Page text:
At the beginning of March we had an amazing fall of snow.
In the space of half an hour we had about four inches. A village friend said to me later that he had never seen snowflakes so big – he described them as being the shape and size of feathers – and this is from someone who has lived in this village for eons. The flakes certainly were bigger than any I have ever seen, and they were the shape of feathers, those downy feathers you get from chickens and ducks, and in no time at all the hill that I can see from my study window was covered with people sledging.
It was just as well that they took advantage of it, because within a few hours (unlike the incredible pictures that I have seen from the east coast of America and Canada this year), the snow was all gone. But it was quite magical while it lasted and also quite magical because it didn’t last.
Like February, March has been a month of sunshine and shade, both in terms of the weather and in terms of my life, although the month has definitely ended on a high.
The darker side of this month has been around my experience of and thinking about the meaning of ‘open’ in the online environment. I have always had reservations about how ‘open’ to be online, and this month’s happenings confirmed for me that ‘less is more’. I received some very good advice from a friend who said ‘…. everybody gets to have an opinion or ask a question, but they aren’t automatically entitled to a response’. I have remembered that many times this month, but I am also saddened by the increasing number of people who seem to be subject to online abuse. When I first started to work online, more than a decade ago, we always used to say to the students – ‘Remember that there is a human being on the end of your post and always believe, at least initially, in their best intentions’.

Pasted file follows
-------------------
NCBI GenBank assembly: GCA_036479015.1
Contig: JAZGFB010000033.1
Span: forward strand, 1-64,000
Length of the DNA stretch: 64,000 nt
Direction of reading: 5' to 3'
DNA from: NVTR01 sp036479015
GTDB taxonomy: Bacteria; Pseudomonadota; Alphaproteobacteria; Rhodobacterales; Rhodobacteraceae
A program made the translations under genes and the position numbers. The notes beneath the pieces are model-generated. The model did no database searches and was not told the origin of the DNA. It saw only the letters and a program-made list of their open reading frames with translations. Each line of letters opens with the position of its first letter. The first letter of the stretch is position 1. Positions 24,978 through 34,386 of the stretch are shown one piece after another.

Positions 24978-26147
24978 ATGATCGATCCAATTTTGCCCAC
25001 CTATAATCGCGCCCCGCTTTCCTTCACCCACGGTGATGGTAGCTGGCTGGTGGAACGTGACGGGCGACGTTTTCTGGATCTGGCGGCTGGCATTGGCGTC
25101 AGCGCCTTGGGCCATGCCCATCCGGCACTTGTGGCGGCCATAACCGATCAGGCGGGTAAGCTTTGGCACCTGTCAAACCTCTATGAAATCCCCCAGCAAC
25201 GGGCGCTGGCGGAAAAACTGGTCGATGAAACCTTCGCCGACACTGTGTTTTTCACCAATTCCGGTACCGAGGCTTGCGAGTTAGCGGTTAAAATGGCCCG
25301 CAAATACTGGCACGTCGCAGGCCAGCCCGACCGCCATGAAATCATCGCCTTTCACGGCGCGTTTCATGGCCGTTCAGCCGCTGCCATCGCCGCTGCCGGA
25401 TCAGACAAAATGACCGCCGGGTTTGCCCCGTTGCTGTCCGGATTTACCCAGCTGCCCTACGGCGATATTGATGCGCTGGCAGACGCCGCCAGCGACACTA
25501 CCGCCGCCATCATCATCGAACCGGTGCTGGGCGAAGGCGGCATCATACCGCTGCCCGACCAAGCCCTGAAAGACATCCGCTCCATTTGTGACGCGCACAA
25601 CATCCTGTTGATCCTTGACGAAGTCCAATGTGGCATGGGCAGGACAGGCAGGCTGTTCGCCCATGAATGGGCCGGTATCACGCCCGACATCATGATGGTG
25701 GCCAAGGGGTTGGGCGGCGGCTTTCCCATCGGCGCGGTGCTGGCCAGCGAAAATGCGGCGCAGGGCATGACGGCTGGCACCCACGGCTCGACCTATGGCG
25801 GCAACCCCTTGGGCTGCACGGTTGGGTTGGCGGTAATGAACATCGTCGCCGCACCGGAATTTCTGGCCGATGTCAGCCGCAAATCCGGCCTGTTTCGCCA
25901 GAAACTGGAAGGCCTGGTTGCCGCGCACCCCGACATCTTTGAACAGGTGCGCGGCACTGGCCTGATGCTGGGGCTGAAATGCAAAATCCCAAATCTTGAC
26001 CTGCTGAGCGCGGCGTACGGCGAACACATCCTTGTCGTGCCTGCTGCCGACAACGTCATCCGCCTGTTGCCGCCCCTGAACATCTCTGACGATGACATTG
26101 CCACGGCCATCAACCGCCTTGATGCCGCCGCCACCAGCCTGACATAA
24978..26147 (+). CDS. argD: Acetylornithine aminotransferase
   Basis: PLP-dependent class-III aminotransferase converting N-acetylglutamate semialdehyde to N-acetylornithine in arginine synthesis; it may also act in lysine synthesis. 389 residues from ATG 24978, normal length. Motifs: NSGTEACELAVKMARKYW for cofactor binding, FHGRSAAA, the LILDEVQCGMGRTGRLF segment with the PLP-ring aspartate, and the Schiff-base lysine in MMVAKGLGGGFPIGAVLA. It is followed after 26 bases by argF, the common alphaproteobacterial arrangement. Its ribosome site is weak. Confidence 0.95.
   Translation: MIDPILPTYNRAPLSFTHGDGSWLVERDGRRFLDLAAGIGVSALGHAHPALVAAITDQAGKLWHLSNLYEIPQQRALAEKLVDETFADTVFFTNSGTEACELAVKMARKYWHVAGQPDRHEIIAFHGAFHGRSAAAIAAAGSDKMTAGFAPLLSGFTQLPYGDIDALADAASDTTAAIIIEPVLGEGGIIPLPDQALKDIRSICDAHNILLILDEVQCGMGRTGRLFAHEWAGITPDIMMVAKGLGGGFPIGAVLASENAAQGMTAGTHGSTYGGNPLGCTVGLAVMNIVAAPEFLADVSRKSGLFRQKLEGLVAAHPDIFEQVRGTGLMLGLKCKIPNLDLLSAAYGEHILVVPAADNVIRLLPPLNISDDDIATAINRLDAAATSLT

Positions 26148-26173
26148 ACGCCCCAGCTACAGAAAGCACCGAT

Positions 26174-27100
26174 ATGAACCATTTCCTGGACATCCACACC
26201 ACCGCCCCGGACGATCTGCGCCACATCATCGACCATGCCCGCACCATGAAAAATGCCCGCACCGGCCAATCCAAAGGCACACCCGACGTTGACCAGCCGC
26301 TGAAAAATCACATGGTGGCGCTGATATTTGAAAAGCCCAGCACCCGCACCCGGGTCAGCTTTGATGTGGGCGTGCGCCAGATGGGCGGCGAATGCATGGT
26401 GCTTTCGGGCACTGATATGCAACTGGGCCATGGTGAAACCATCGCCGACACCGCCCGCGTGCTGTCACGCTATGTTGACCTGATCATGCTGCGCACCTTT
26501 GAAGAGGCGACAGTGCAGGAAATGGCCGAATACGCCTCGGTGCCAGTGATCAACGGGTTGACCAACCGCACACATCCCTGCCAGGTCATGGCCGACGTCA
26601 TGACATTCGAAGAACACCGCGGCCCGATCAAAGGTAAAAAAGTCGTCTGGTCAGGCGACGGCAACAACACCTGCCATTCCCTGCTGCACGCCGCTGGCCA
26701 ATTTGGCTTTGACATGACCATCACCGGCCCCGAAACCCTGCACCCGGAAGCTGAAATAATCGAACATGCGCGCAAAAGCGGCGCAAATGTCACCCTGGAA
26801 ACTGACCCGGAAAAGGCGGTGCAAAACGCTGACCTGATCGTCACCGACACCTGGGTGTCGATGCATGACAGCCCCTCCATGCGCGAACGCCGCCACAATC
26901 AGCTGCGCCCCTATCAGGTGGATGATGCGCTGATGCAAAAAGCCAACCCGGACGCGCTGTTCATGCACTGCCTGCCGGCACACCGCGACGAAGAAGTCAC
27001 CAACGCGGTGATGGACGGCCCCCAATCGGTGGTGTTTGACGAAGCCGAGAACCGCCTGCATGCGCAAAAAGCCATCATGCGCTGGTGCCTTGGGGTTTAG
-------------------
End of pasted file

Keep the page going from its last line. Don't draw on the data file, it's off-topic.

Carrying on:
But of course every cloud has a silver lining, or some clouds have silver linings, i.e. along with the dark side comes the sunshine and this experience of having difficulties with ‘openness’ online is now feeding into three research papers, all with people I really respect and enjoy working with.
Also this month I have, with my friend and research colleague, Frances Bell, had a presentation proposal accepted for Liverpool John Moore’s Teaching and Learning Conference in June. I expect we will be blogging about this nearer the time. I am really pleased about this, not least because Ron Barnett, who I have long admired, will be speaking on the second day of the conference.
But the highlight of this month has been the four-day course about the Divided Brain featuring Iain McGilchrist, that I attended this month in the Cotswolds, UK. I have written a series of blog posts about this. This was a wonderful course. I had already read McGilchrist’s book (some parts very slowly word for word, other parts more lightly), but the seminars over four days made it all fall into place. I could see many, many connections between Iain’s work and my own life, work and recent thinking. I am amazed that when I look back through this blog many of the posts relate to some of the ideas discussed in Iain’s seminars. It was really good for me, this month, to hear someone of Iain McGilchrist’s standing reaffirm my understanding that we need both dark and light experiences to have a full, rich and embodied view of the world. As I have written before on this blog, ‘dark’ experience is needed to clearly see the ‘light’. The overall message from the course was one of optimism. Iain McGilchrist was optimistic, feeling that despite our apparent increasing tendency to allow the left hemisphere to dominate our view of the world, (a manipulative, decontextualised, inanimate, abstract and static view), mankind has, in history, overcome this before and will again, allowing a more empathetic, understanding, holistic, open and embodied view of the world to come into being.
I too am feeling more optimistic as we move into April.